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Islamabad’s Safe City Project is only partially operational and it has already started paying dividends.

While introduction of the project’s key features must wait for the departure of the current operator, officials say many of the 1,900 CCTV cameras that record the movement of traffic at sensitive locations in the federal capital also remain to be installed.

Still, the cameras already operational helped the city police break up a car theft ring – a crime on the rise in the twin cities of Islamabad and Rawalpindi. Aabpara police say records from CCTV cameras and mobile phone towers in their precinct greatly helped them apprehend the gang members who stole a Suzuki Mehran early this month.

Investigators of the Anti-Car Lifting Cell (ACLC) of the Islamabad police reviewing the Safe City CCTV recordings saw that a little while after a man in white coat finished talking on his mobile close to the car and moved away, another man reached there, opened the car door and drove away.

That made the caller a suspect to the ACLC investigators, who sought assistance of mobile phone companies. They succeeded in tracing the caller’s number by pinpointing his position and matching the time on the CCTV records with a call made exactly at the same time on a mobile company’s records. It was revealed that the car thief was in communication with two persons.

Both, namely Imran Bashir and Allah Bux, were later traced to and arrested in Tarnol – a location used to hide and eventually smuggle out the cars stolen in the twin cities. Their interrogation yielded the police the name of their ringleader, Imran Khatia, but he had disappeared in the meantime and was untraceable.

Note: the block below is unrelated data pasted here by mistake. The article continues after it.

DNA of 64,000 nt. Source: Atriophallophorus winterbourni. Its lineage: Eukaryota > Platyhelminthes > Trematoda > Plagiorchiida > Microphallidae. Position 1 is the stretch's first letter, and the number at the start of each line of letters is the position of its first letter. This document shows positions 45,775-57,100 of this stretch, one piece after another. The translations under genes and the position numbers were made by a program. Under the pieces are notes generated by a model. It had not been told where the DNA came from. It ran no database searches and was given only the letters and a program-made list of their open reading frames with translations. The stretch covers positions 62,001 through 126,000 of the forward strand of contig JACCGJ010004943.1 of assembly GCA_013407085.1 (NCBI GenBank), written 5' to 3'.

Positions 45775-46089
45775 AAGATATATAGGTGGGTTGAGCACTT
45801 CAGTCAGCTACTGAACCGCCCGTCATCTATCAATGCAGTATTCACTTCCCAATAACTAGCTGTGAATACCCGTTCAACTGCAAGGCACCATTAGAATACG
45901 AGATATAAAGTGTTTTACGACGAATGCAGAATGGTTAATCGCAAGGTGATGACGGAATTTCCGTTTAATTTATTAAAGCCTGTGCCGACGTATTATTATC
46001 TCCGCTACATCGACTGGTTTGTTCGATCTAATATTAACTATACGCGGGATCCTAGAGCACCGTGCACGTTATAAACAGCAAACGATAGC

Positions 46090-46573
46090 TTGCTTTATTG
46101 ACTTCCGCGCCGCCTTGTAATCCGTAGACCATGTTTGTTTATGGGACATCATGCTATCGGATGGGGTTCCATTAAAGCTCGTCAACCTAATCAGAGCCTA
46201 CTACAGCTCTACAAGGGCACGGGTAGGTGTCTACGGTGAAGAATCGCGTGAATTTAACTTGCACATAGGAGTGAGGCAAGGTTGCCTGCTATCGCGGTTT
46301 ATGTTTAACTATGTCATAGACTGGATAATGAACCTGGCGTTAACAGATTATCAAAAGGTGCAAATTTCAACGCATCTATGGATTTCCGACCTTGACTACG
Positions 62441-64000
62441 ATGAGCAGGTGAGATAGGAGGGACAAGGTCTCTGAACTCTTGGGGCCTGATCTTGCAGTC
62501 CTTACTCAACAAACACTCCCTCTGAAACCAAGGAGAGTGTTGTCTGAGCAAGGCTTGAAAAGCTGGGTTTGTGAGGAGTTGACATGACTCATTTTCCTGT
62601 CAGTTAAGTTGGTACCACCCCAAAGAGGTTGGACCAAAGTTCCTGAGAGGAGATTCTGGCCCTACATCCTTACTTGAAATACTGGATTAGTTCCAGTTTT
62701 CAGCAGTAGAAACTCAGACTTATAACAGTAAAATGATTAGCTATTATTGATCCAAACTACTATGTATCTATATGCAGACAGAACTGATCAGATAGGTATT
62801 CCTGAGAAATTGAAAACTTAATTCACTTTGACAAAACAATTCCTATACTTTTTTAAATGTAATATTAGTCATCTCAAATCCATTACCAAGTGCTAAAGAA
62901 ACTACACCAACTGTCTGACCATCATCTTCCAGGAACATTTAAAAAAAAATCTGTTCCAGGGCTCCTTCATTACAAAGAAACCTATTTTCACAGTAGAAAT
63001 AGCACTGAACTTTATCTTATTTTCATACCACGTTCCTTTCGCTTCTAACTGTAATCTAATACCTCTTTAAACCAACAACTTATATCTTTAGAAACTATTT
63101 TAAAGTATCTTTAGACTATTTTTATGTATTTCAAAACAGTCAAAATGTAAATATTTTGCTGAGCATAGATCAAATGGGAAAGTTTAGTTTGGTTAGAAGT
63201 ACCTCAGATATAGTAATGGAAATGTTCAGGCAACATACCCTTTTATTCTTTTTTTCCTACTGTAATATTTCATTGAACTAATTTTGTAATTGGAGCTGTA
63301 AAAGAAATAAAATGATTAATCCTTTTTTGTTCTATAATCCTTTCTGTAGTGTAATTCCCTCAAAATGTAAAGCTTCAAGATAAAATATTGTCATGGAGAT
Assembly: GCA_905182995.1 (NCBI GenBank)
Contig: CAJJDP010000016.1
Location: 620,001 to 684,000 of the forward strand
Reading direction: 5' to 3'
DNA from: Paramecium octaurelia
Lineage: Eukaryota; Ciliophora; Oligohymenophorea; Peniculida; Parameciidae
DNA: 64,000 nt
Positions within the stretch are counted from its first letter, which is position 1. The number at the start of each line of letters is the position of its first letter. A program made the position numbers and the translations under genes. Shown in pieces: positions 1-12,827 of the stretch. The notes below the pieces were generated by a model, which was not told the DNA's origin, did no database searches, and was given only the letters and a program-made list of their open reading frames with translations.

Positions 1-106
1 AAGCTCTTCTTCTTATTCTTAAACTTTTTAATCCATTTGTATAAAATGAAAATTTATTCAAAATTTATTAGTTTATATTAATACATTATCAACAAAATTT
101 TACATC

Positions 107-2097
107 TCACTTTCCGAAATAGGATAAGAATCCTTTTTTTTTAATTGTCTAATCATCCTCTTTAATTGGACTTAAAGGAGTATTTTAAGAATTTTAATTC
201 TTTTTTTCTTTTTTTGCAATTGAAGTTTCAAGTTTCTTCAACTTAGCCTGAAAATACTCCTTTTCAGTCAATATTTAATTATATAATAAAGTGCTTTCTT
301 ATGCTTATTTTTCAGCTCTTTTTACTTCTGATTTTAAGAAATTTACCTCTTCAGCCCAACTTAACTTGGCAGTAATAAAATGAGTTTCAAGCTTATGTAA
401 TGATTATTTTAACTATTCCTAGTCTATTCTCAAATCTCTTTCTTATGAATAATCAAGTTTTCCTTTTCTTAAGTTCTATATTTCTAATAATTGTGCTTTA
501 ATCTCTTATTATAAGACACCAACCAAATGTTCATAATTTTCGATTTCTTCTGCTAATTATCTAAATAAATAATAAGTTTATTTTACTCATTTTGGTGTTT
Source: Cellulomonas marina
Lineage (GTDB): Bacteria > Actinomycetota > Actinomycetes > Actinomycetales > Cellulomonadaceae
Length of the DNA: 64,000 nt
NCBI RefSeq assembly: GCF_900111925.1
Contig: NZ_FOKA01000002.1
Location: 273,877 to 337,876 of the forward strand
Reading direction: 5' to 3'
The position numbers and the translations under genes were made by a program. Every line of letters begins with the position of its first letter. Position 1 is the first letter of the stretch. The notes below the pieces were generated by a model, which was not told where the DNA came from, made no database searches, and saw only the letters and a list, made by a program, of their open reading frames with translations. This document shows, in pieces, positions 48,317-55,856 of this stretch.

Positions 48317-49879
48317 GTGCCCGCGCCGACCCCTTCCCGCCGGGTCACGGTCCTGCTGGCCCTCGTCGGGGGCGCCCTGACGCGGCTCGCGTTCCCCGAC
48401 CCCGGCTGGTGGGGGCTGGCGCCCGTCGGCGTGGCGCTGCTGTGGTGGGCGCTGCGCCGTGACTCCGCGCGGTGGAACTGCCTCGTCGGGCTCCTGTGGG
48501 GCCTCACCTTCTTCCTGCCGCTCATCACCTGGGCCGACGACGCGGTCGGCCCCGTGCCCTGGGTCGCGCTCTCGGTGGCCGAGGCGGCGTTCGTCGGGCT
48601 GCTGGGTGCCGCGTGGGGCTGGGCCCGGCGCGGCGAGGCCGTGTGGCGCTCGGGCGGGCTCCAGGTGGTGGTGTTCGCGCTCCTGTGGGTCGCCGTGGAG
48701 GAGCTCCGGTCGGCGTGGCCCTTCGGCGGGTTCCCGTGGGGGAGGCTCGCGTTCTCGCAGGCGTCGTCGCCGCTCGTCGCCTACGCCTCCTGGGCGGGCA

Police records, however, showed him up as a habitual car thief. Khatia was arrested a year ago for the offence but was released on bail after five months.

“At that time he had a long beard,” said the investigators. “In his CCTV images he appears clean shaven and runs a family business now.” Police mounted vigilance at the hideouts of Khatia pointed out by his arrested accomplices. But the man, a native of Nowshera, was not picked up from his hideout. “We followed his movements and caught him red-handed – stealing another car,” they said.

Khatia’s interrogation led them to recover from him 10 kilograms of hashish, a forged computerised national identity card (CNIC) in the name of Umer Daraz and a forged driving license in the name of Imran Qasir. They quoted Khatia saying that fake CNICs helped him and his wife Kulsoom Imran “stay and operate” in the city with relative freedom.

Police are yet to establish whether he faked the identities himself or in deals done with the issuing authorities in Darra. They recalled that the Crime Investigation Agency had busted a gang in early 2013 which arranged forged CNICs for Afghan nationals with help from the issuing authority.

One official said that Khatia’s four person gang used to steal Suzuki Mehran and Toyota Corolla cars parked outside public dealing offices, shopping centres and hospitals in the twin cities of Islamabad and Rawalpindi.

Their modus operandi was that two watched the cars arriving at these locations while the ringleader with his wife and son lurked nearby. “Allah Bux would spot a car of choice, follow its owner to judge how long his visit to an office, or hospital or shopping would last and phone the information to waiting Khatia. Imran Bashir, meanwhile, kept a watch on the goings-on at the spot,” the official said. On receiving an ‘all clear’ from them, Khatia would reach the location, open the door and drive away with the car – picking up his wife and son on the way.

“It is a safe getaway,” Khatia told his captors. “Police patrols and pickets usually don’t check vehicles carrying a family.”

Police say Khatia took the Mehran to Karak where he sold it for Rs60,000 to a “receiver” - a term used for a person who purchases stolen vehicles to sell it for a much higher sum in the thriving market after tempering tampering its engine and chassis numbers and arranging forged documents. Khatia claimed his ‘receiver’ paid him partly in narcotics, which he sold to drug traffickers in Islamabad.

Police claim he confessed to stealing 13 cars but find it difficult to go after the “receiver” he identified because “our counterparts in Khyber Pakhtunkhwa don’t assist us in this regard”.

Published in Dawn, March 21st, 2016